The Cain mutiny
Everyone is now calling Herman Cain toast because of poorly-handled revelations that the apparent GOP presidential front-runner was the object of a couple of sexual harassment lawsuits that were apparently settled back when he was a lobbyist in the 1990s.
This, of course, comes on the heels of everyone saying Cain has no chance because, well, he’s Herman freaking Cain, who has no organization, no apparent campaign strategy, sports a ridiculous wide-brimmed hat and hired a chief of staff who doesn’t think twice about puffing a cigarette in a web ad for his candidate.
In other words, this is a guy who the political establishment didn’t ever take seriously. Some Republicans are as scared (I would think) as some Democrats are craving the prospect of a Cain presidential nomination. It’s just like when some damned with or without faint praise other Tea Party favorites like Michelle Bachmann and Rick Perry in the secret (or not so) hope that someone who actually could appeal to a wider electorate would get the nod (hint: Mitt Romney) without getting too beat up by allies before enemies had their opportunity.
I say everybody, but Nate Silver of 538 has it right: There is a difference between impossible and improbable. A huge difference. Just like the biggest leap is from zero to one, since going from nothing to something is always more disruptive than going from something to more. There is enormous power in the Power of One, even in the Age of the Internet.
The early “defense” put up by/on behalf of Cain is to link him to another very conservative black political figure who rather more defiantly and directly told his attackers to screw off. By using the loaded phrase “high-tech lynching” Cain defenders are saying their guy is being persecuted as much as Clarence Thomas was.
Of course, the battle lines drawn at what is still known as the Thomas/Hill hearings have not receded one inch in two decades. But both Thomas — who was confirmed by the Senate to become an Associate Justice of the U.S. Supreme Court after Anita Hill publicly accused him of sexual harassment — and Professor Hill herself have survived and thrived.
“High-tech lynching” meant “live TV” back then. Strangely, it still does, even though this revelation originated (also strangely, as it still often does) in print media.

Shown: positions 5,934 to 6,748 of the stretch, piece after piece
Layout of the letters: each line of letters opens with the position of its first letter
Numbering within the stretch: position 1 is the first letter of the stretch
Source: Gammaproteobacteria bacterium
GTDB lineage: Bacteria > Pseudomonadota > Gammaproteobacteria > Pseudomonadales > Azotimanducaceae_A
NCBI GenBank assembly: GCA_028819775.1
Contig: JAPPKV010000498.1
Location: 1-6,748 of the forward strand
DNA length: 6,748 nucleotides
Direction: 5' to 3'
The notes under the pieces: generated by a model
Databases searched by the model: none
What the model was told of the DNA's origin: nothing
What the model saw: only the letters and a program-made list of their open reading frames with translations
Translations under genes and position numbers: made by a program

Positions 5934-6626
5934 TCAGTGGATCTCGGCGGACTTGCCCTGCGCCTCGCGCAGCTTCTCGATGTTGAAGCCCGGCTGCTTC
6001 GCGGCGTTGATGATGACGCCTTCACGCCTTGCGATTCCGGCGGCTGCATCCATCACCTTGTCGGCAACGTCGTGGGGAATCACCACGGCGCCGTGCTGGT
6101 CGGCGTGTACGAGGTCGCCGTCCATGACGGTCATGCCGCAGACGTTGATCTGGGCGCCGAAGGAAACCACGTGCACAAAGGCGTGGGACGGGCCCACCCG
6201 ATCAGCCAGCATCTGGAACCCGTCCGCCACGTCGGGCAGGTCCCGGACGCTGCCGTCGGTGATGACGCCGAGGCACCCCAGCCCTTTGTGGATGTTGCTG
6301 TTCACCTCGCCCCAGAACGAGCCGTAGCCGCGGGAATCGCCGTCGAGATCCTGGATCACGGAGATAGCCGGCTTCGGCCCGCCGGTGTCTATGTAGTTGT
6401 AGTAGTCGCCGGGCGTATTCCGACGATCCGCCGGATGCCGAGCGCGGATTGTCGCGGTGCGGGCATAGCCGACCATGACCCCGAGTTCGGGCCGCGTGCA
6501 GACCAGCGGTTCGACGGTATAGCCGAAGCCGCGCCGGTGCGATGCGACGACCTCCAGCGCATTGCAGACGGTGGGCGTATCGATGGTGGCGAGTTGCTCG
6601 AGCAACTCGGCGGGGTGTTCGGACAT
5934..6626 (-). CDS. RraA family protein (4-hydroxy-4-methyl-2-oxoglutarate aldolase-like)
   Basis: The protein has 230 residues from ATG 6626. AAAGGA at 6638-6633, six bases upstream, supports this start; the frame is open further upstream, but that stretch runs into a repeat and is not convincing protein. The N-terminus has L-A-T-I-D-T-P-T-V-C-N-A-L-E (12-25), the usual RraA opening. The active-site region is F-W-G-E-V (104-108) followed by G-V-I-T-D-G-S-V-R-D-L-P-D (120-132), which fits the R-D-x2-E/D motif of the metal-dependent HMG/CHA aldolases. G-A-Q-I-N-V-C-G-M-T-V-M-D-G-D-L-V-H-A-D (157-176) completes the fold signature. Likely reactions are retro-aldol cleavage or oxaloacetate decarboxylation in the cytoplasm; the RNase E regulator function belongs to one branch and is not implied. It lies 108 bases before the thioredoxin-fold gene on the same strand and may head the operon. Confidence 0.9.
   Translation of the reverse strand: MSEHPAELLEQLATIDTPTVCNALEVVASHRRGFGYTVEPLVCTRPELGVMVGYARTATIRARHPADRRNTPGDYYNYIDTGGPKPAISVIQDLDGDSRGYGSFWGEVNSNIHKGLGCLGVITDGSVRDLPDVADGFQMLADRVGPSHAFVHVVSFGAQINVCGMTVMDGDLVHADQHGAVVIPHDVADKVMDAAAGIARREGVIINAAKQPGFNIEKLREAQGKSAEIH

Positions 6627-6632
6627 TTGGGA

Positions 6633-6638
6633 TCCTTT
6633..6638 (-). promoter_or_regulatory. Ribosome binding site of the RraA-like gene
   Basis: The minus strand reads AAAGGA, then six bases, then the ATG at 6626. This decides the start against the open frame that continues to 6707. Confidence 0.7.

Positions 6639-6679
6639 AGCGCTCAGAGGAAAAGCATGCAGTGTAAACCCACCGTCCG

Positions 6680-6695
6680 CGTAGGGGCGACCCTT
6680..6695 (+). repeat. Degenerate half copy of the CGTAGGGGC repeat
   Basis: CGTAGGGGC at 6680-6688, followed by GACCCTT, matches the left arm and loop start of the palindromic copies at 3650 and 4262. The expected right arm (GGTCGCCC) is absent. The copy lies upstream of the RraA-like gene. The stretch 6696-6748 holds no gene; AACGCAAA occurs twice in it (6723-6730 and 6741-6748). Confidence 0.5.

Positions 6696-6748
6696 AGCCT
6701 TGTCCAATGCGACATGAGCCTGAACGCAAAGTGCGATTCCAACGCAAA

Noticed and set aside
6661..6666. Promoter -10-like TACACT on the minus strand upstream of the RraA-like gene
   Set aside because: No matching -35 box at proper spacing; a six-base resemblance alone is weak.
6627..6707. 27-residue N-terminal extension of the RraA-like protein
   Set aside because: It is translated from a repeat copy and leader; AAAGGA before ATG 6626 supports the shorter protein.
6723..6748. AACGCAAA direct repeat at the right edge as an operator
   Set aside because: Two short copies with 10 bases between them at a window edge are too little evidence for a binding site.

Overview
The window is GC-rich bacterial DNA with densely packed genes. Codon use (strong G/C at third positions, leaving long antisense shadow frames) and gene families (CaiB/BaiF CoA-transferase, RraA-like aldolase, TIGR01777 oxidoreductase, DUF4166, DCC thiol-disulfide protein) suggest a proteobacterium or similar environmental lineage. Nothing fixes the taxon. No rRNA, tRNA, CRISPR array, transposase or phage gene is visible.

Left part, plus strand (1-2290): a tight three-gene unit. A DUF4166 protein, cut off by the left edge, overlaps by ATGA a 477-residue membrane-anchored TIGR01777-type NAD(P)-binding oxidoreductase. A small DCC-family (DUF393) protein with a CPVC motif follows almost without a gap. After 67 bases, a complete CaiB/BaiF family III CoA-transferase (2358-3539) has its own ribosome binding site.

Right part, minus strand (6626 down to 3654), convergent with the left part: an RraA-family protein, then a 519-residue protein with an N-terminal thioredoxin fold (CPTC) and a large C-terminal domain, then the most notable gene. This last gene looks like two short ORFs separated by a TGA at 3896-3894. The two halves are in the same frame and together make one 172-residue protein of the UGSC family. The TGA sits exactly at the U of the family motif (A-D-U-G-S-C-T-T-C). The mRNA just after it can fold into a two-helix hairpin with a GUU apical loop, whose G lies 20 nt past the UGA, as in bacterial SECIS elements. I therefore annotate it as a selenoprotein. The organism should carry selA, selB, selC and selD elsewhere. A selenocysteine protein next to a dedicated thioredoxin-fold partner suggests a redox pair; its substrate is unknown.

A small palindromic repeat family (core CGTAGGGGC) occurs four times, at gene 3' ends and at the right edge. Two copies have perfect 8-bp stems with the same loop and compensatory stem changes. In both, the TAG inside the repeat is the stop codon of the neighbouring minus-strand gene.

Will the defense strategy work? Often it’s not the charge which seals ones political fate, but how the charge is handled. Witness Thomas and Bill Clinton on one side, Richard Nixon and Anthony Weiner on the other.
The interesting thing is that, even though the news cycle has accelerated beyond all comprehension because of the internet since the marathon Thomas hearings 20 years ago, this drama — as was Thomas’ — is being played out not in the stiflingly chaotic arena of social media nearly as much as in the controlled atmosphere of the traditional, self-satisfied media. You know, the one which also confidently declared Clinton a goner.
The story was broken by Politico over the weekend, and became a cable TV obsession. Cain’s base (I would imagine) is not especially impacted by the musings of the digerati whose members undoubtedly already hated Cain unless they found him laughable.
Cain does not seem like the kind of guy who would quit, under any circumstances, and certainly not before a primary — not that this trait is necessarily a good thing. But why should he? Given the paucity of staff his campaign is probably net-positive revenue-wise, even if you don’t believe this is all just performance art to sell books. Or especially if you do.
Social media may give life and sustenance to the Arab Spring and #OWS, but it can’t kill off every good (or bad) idea, just yet. Cain’s resilience may not necessarily be a test of the power to resist the internet hoards. But his survival of this episode would show, just a little bit, that talk of a Brave New World where old-fashioned stubbornness in the right hands is not as strong as an angry, virtual crowd, is a tad premature.